MarquisBergeronSimardEtAl2021

Reference

Marquis, B., Bergeron, Y., Simard, M., Tremblay, M.F. (2021) Disentangling the effect of topography and microtopography on near-ground growing-season frosts at the boreal-temperate forest ecotone (Québec, Canada). New Forests. (URL )

Abstract

Permanent landscape attributes such as topography (elevation [m]) and microtopography (local variation in elevation [cm]) can increase the risk of cold air drainage down-slopes and in microtopographic depressions, causing important temperature gradients that generate localized growing-season frosts. Since most studies on growing-season frosts are restricted to the northern parts of the boreal forest or to mountainous areas, their negative consequences on tree productivity at the boreal-temperate forest ecotone is often ignored. We quantified the intensity and probability of growing-season frosts at the boreal-temperate forest ecotone in regard to topographic and microtopographic landscape attributes, which were extracted from airborne LiDAR surveys. In situ air temperature was measured for two summers (2016-2017) with 252 temperature loggers installed in two 18-years-old spruce plantations established in both temperate and boreal mixedwood forests. Growing-season frosts were more intense and probable at the boreal mixedwood forest site compared to the temperate forest site. Still, at both sites, when growing-season frost occurred, air temperature could vary by 4 °C along the elevation gradient of 15 m, often reaching sub-zero values at low elevation while reaching above-freezing values at high elevation. The importance of microtopography on the risk of sub-zero temperatures increased where frost events were less likely to occur such as at the temperate forest and at high elevation. Considering that growing-season frosts can considerably reduce tree productivity, the effects of both topography and planting microsite should be considered when determining where to establish plantations in the landscape and to determine suitable frost-free planting microsites within a plantation.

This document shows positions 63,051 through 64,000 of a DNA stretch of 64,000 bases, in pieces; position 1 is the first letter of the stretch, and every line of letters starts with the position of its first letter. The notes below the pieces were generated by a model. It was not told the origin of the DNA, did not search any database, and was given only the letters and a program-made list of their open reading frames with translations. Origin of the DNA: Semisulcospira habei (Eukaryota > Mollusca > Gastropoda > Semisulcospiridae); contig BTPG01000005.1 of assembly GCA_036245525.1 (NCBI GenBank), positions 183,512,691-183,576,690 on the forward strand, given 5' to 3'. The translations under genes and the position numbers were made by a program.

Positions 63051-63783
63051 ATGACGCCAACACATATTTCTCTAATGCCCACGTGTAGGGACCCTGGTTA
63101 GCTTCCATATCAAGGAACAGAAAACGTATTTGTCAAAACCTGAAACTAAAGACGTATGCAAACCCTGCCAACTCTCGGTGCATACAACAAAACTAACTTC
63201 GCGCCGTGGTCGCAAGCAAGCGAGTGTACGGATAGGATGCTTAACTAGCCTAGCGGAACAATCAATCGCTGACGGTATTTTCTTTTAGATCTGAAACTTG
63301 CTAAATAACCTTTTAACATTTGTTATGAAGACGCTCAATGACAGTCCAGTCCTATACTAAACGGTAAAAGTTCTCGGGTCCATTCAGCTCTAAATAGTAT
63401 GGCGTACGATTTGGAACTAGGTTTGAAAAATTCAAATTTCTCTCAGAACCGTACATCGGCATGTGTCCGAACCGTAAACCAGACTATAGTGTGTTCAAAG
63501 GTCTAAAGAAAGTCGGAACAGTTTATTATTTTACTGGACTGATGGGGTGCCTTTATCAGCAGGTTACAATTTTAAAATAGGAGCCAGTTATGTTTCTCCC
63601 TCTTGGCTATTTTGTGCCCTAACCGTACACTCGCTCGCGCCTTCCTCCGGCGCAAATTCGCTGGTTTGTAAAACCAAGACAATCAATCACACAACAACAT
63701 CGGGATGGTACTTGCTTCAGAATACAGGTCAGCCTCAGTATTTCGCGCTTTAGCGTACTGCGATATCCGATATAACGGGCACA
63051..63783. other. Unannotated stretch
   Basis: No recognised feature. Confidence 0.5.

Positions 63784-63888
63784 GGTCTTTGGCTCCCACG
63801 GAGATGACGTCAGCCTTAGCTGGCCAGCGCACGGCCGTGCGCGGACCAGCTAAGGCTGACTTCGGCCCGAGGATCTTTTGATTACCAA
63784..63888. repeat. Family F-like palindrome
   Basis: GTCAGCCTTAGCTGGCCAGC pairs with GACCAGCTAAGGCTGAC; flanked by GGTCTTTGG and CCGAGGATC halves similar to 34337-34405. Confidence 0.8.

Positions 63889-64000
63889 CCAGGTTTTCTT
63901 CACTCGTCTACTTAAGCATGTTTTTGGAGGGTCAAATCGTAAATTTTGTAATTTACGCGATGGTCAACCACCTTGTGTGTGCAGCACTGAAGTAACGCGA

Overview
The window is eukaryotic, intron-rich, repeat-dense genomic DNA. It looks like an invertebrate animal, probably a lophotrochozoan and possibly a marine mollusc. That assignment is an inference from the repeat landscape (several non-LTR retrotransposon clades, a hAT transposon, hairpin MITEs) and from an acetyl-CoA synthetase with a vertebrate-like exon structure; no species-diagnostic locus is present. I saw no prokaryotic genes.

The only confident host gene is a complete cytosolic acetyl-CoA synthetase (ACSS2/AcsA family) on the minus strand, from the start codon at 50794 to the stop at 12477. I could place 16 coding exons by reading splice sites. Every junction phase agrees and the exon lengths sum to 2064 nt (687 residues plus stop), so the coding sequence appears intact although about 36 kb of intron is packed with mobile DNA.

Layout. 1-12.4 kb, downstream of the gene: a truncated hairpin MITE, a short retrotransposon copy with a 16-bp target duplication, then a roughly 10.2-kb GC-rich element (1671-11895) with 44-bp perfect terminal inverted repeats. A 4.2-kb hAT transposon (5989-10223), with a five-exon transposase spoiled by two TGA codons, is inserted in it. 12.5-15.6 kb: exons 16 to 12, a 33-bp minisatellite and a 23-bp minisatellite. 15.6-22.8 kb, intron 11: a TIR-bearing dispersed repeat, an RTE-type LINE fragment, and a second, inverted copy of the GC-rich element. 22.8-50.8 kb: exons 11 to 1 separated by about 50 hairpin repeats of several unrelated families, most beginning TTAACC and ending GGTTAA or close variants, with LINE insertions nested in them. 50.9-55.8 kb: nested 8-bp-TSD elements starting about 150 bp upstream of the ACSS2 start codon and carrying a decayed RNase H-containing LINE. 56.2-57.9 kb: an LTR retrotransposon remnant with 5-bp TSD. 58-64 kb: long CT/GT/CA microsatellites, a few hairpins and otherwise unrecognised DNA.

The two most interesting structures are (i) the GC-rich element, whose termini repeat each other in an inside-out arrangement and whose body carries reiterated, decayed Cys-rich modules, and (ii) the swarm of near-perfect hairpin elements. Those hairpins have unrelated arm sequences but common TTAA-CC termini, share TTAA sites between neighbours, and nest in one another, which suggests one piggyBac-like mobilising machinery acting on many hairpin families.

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@ARTICLE { MarquisBergeronSimardEtAl2021,
    AUTHOR = { Marquis, B. and Bergeron, Y. and Simard, M. and Tremblay, M.F. },
    JOURNAL = { New Forests },
    TITLE = { Disentangling the effect of topography and microtopography on near-ground growing-season frosts at the boreal-temperate forest ecotone (Québec, Canada) },
    YEAR = { 2021 },
    ISSN = { 1573-5095 },
    ABSTRACT = { Permanent landscape attributes such as topography (elevation [m]) and microtopography (local variation in elevation [cm]) can increase the risk of cold air drainage down-slopes and in microtopographic depressions, causing important temperature gradients that generate localized growing-season frosts. Since most studies on growing-season frosts are restricted to the northern parts of the boreal forest or to mountainous areas, their negative consequences on tree productivity at the boreal-temperate forest ecotone is often ignored. We quantified the intensity and probability of growing-season frosts at the boreal-temperate forest ecotone in regard to topographic and microtopographic landscape attributes, which were extracted from airborne LiDAR surveys. In situ air temperature was measured for two summers (2016-2017) with 252 temperature loggers installed in two 18-years-old spruce plantations established in both temperate and boreal mixedwood forests. Growing-season frosts were more intense and probable at the boreal mixedwood forest site compared to the temperate forest site. Still, at both sites, when growing-season frost occurred, air temperature could vary by 4 °C along the elevation gradient of 15 m, often reaching sub-zero values at low elevation while reaching above-freezing values at high elevation. The importance of microtopography on the risk of sub-zero temperatures increased where frost events were less likely to occur such as at the temperate forest and at high elevation. Considering that growing-season frosts can considerably reduce tree productivity, the effects of both topography and planting microsite should be considered when determining where to establish plantations in the landscape and to determine suitable frost-free planting microsites within a plantation. },
    DOI = { 10.1007/s11056-021-09840-7 },
    OWNER = { Daniel Lesieur },
    REFID = { Marquis2021 },
    TIMESTAMP = { 2021-03-08 },
    URL = { https://doi.org/10.1007/s11056-021-09840-7 },
}

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